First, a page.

Useful guide on their traditional blades
Bobby B. | 7. March 2020. | Blog
Traditional Japanese knives have been handmade for centuries by skilled craftsmen in regions such as Sakai and the city of Seki in Japan. Their culture produces and uses knives that can be very different from ours here in the west of the world. However, Americans are increasingly attracted to certain types of Japanese knives and find them very useful for certain tasks in the kitchen.
In the digital age in which we live, it is much more likely that an average amateur chef will come across pictures or stories of a traditional Japanese knife. Moreover, thanks to the invention of online shopping and its global reach, it is exponentially easier to buy them without leaving home.
There are many types of traditional Japanese kitchen knives. Here is a large list of pictures to give you an idea, but we will only focus on the most popular ones in our discussion below.
Objective: Complete fish farm
Deba is a knife that is often used in the processing of whole fish meat in Japan. The blade is thick and can withstand the most demanding tasks. The Japanese Deba knife is usually used to cut off the head and bones of a whole fish during filleting, but it can also be used for meat.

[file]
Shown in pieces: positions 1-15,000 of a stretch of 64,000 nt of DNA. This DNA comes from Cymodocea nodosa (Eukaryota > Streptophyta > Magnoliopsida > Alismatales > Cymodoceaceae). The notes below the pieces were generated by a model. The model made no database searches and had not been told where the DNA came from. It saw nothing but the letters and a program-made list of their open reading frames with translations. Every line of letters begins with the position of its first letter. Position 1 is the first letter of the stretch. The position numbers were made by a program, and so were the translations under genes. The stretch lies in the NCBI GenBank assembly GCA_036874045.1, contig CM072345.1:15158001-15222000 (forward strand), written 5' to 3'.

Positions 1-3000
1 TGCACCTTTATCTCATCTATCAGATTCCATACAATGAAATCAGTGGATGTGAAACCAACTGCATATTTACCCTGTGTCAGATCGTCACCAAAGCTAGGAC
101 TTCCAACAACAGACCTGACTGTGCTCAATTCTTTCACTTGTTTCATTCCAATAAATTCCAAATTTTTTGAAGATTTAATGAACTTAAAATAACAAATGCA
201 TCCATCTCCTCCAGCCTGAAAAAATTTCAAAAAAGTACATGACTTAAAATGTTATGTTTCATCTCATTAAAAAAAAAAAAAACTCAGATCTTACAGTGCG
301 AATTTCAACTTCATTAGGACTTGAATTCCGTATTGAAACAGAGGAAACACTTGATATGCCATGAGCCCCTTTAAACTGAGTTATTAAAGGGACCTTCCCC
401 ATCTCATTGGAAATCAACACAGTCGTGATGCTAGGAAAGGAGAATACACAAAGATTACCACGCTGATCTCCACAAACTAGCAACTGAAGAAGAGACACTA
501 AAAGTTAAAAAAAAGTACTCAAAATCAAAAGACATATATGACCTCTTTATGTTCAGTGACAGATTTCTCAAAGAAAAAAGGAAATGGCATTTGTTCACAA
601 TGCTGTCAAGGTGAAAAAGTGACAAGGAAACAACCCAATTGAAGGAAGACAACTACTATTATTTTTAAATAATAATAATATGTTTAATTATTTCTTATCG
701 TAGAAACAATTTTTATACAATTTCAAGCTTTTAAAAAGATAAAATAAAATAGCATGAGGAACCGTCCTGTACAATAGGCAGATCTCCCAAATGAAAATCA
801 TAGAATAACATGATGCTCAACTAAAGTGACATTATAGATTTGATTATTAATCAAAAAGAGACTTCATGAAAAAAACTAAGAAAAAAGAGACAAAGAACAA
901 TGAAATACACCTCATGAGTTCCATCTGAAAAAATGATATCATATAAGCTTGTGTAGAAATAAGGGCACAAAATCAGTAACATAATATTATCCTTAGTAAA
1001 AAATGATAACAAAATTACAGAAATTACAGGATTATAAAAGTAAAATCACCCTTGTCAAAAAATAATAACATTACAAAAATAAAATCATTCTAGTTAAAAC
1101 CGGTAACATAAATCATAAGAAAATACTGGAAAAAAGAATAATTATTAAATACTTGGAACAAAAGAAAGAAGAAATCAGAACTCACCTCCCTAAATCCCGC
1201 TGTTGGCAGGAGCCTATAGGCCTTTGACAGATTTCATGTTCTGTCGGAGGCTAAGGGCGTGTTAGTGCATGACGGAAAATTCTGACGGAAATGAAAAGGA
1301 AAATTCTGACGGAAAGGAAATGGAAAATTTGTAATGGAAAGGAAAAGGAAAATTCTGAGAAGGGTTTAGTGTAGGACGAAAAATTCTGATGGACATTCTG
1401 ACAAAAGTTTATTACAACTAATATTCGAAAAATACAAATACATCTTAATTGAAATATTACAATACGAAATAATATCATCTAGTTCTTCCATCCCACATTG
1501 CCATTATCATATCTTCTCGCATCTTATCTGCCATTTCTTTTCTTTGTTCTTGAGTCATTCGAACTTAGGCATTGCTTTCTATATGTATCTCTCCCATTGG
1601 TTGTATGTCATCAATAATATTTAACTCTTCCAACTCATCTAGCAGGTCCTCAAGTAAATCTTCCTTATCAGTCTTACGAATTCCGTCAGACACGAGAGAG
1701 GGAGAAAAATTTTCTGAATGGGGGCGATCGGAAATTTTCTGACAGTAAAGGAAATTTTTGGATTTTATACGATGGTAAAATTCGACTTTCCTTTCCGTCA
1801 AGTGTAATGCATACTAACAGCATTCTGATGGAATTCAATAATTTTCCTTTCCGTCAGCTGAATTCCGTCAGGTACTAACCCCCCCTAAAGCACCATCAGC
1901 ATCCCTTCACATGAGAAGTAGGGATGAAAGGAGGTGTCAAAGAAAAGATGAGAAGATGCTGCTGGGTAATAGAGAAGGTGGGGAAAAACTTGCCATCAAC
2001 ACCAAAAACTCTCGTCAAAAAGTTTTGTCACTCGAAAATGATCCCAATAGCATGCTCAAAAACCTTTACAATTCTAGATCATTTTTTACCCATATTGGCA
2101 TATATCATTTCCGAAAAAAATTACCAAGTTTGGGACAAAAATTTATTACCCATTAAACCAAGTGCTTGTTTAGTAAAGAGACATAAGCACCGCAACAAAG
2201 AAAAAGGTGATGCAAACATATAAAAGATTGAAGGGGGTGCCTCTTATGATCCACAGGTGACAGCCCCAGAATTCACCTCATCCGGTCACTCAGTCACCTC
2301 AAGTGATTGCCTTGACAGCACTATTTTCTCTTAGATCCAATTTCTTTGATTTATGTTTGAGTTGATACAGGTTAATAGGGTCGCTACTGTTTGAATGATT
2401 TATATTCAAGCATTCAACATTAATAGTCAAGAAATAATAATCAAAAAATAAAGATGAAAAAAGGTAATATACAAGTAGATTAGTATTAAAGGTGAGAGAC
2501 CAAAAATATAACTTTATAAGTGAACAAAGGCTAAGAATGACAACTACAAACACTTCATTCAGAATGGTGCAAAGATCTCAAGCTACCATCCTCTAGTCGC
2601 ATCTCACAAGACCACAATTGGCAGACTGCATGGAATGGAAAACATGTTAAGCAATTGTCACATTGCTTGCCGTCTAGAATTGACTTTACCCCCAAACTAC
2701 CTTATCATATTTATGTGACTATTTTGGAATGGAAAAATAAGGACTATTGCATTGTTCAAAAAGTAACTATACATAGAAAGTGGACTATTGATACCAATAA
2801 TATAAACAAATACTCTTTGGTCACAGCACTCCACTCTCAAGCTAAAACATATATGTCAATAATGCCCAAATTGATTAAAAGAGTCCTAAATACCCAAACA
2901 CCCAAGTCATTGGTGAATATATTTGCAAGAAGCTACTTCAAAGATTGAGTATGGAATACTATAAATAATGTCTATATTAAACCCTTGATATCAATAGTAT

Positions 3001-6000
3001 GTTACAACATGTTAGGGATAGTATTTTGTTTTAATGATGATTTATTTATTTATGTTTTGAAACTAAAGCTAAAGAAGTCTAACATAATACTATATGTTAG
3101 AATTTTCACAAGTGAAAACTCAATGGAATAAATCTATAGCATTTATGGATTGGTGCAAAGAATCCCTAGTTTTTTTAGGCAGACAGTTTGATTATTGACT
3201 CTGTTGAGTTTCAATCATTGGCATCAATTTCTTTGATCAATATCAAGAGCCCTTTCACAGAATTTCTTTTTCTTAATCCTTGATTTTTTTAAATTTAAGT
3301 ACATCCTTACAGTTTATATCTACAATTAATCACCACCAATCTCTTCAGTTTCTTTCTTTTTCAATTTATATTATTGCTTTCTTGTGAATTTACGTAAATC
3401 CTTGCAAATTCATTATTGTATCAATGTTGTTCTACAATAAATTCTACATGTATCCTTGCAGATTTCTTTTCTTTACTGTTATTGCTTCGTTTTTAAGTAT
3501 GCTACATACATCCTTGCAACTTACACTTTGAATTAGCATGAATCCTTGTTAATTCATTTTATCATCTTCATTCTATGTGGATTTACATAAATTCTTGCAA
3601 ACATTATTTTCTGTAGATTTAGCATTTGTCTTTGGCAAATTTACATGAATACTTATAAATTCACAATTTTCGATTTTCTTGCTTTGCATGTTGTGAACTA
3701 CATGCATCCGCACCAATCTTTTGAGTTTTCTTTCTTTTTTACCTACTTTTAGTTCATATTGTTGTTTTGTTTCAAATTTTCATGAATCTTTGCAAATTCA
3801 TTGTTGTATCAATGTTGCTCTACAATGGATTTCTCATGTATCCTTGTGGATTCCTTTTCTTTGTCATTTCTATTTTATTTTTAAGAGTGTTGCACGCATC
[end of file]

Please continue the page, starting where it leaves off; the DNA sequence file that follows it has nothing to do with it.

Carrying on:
Yoshihiro Shiroko Kasumi Deba is an excellent specimen with a thick and strong sheet in very hard white steel (62 HRC) 2 and with a sai skin.
Objective: Usability knife for the chef
The Gyutomes is a Japanese version of the knife used by western chefs. Universal prefect knife for different tasks in the kitchen. Unlike the Santoku knife, the Gyuto has a slightly curved blade, allowing it to swing. The Gyutomes is very versatile and can be used for chopping meat or vegetables, but also for slicing fish.